Igor Ostrovsky is one of the minds behind the parallel programming support in the .NET Framework. Igor’s recently written a great set of articles for MSDN Magazine to cover “The C# Memory Model in Theory and Practice“. Part 1 is available now in the December 2012 issue,
In both .NET 4 and .NET 4.5, PLINQ supports enumerables with up to Int32.MaxValue elements. Beyond that limit, PLINQ will throw an overflow exception. LINQ to Objects itself has this limitation with certain query operators (such as the indexed Select operator which counts the elements processed),
Astute users of the Task Parallel Library might have noticed three new options available across TaskCreationOptions and TaskContinuationOptions in .NET 4.5: DenyChildAttach, HideScheduler, and (on TaskContinuationOptions) LazyCancellation. I wanted to take a few minutes to share more about what these are and why we added them.
I’ve been asked a few times recently various questions about ExecutionContext and SynchronizationContext, for example what the differences are between them, what it means to “flow” them, and how they relate to the new async/await keywords in C# and Visual Basic.
Since .NET 4’s release, I’ve received several questions about a peculiar behavior of ConcurrentQueue<T> having to do with memory management.
With Queue<T>, List<T>, and other such data structures in the .NET Framework, when you remove an element from the collection, the collection internally wipes out its reference to the stored element,
We’re happy to announce that you can now download an Async Targeting Pack for Visual Studio 11 that lets you target .NET 4 and Silverlight 5. The included DLLs address the previously discussed issue of the Visual Studio 11 Beta compilers being incompatible with the AsyncCtpLibrary* DLLs from the Async CTP;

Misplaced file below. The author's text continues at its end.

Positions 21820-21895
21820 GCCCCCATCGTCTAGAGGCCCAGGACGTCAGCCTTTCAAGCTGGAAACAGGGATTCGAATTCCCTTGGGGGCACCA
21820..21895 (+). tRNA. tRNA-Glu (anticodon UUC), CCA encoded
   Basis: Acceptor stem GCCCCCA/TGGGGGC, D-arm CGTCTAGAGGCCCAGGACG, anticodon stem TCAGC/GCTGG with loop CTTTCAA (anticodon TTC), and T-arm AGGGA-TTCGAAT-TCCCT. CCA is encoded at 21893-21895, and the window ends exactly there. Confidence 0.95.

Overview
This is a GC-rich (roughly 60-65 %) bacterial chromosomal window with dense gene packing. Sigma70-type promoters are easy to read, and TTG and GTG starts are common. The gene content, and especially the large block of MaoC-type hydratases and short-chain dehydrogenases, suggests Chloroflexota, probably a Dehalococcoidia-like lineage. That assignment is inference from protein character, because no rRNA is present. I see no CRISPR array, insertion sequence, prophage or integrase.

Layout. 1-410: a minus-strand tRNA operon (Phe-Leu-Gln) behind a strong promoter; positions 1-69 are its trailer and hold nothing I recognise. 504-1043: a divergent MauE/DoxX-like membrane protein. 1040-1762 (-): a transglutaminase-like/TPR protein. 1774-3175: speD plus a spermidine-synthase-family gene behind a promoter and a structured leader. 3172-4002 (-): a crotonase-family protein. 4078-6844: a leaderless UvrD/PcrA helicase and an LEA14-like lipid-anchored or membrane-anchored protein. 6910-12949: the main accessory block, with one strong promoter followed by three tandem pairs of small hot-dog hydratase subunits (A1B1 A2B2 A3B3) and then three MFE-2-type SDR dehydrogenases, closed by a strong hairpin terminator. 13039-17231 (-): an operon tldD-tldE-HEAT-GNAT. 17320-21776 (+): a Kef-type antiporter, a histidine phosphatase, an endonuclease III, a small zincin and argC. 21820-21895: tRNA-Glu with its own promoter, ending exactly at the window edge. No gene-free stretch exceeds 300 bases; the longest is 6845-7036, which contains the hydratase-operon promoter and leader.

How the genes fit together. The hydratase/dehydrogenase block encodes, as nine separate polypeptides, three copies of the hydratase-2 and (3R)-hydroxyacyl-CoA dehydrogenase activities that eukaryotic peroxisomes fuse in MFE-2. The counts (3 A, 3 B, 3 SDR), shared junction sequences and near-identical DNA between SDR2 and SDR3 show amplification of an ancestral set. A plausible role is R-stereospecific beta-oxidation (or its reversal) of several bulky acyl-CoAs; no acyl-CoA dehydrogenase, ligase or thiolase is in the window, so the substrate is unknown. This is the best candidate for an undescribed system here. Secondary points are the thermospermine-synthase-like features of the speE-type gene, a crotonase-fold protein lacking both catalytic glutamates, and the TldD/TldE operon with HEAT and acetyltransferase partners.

In a previous post Should I expose asynchronous wrappers for synchronous methods?, I discussed “async over sync,” the notion of using synchronous functionality asynchronously and the benefits that doing so may or may not yield. The other direction of “sync over async”
I get this question a lot:
“Task implements IDisposable and exposes a Dispose method. Does that mean I should dispose of all of my tasks?”
Here’s my short answer to this question: “No. Don’t bother disposing of your tasks.”
Here’s my medium-length answer: “No.
Lately I’ve received several questions along the lines of the following, which I typically summarize as “async over sync”:
In my library, I have a method “public T Foo();”. I’m considering exposing an asynchronous method that would simply wrap the synchronous one,
Every now and then, I get this question: “is it ok to use nested Parallel.For loops?” The short answer is “yes.” As is often the case, the longer answer is, well, longer.
Typically when folks ask this question, they’re concerned about one of two things.